It felt surreal to be in the vicinity of so many singles worth more than my monthly salary just sitting behind the glass display, like museum exhibits. I have played in a plethora of Magic stores in Malaysia and England, but I have never encountered such brazen display of Powers and high end cards within a two meter radius. I grind competitive Magic and write about Magic finance, but I am also a collector at heart. I have a fascination with the rare and unique, a trait I imagine I share with most collectors, be they collectors of cardboards, stamps, or bottle caps. And nothing excites a collector like witnessing with his or her own eyes an object so rare it possessed a near-mythical status:
The Adarkar Wastes above was one of the test print cards done in a different frame. Though the card has an Unglued symbol, it was part of the test print for 8th Edition that leaked out. There is only one copy of the card above as only four of each card were printed, with two of them featuring different styles of foiling. The copy above should be the dark hue-with-foiling-all-over-the-card version.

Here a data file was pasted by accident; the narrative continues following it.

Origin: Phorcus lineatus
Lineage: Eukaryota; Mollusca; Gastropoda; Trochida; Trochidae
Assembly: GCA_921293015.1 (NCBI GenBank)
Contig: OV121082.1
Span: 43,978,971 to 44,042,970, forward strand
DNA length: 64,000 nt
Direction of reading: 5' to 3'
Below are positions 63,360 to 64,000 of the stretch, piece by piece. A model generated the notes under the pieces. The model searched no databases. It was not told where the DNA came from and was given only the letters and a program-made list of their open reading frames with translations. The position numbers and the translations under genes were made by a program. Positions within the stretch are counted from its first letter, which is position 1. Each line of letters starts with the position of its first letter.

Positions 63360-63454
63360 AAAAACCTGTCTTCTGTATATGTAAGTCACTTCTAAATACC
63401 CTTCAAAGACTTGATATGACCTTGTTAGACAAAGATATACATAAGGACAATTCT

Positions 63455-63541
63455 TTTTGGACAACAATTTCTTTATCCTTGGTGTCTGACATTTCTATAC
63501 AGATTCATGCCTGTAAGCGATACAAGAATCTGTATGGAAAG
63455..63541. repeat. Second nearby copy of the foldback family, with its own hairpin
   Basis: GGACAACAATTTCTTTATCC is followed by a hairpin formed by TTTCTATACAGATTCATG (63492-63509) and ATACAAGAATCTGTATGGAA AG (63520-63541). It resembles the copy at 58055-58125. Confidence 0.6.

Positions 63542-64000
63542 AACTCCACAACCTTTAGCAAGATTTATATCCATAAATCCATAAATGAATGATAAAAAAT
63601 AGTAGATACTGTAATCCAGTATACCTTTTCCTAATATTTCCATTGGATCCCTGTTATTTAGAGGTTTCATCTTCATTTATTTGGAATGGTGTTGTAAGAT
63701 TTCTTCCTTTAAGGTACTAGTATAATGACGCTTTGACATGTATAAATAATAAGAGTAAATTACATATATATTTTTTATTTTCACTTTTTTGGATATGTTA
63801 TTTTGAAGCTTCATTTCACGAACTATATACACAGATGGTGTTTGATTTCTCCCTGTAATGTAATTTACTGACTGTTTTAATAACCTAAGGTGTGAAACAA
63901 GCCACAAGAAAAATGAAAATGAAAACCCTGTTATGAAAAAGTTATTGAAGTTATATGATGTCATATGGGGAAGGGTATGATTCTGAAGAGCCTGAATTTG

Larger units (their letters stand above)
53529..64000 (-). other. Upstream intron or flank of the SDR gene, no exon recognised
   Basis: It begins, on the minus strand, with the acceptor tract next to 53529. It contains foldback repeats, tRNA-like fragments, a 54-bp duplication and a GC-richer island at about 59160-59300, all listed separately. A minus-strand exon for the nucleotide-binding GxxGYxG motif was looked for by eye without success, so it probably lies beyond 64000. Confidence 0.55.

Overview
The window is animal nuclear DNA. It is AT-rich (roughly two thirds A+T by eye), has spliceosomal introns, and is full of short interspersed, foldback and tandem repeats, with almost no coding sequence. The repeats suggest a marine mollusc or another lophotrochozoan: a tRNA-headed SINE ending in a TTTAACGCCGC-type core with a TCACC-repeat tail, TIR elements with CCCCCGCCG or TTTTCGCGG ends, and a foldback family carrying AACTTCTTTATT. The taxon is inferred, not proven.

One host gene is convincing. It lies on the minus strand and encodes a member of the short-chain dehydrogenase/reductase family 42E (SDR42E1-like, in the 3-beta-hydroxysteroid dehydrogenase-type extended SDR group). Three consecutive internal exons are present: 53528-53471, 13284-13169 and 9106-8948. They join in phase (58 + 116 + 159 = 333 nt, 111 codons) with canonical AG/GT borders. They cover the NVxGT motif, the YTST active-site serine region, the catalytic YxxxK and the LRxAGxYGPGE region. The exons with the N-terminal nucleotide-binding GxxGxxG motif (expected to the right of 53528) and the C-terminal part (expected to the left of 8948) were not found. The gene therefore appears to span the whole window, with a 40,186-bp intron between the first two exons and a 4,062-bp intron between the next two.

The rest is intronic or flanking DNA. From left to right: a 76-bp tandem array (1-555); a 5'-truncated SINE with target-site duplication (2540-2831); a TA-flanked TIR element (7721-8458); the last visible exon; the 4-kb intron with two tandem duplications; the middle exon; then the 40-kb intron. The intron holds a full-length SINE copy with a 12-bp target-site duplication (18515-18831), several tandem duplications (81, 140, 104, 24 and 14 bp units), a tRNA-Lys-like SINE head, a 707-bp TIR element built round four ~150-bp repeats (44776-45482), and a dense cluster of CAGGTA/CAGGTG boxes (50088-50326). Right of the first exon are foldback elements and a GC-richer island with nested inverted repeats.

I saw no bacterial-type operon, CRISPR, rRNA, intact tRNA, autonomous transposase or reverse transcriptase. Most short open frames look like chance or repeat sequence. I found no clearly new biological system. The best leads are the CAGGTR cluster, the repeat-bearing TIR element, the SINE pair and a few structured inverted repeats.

Wow. Just wow. I recall reading an old piece about high end foils by no other than the godfather of Magic finance, Jonathan Medina. The article concluded with a segment aptly titled ‘Foils You’ll Never See’ where Medina wrote about certain foils where ” chances are that you won’t run into these, but you should be aware that cards like this exist”. They are so rare that most of the time you can only see them at Magic Librarities, a website dedicated to archiving all the rarities that exist throughout the two decades of Magic’s existence, and one of my favorite procrastination site (I have some boring task at hand, oh wait lets have a look at all these rarities). There was a sense of awe in seeing those cards in real life, akin to witnessing in person an old painting in which you have only saw low resolution pictures of in a textbook or Wikipedia.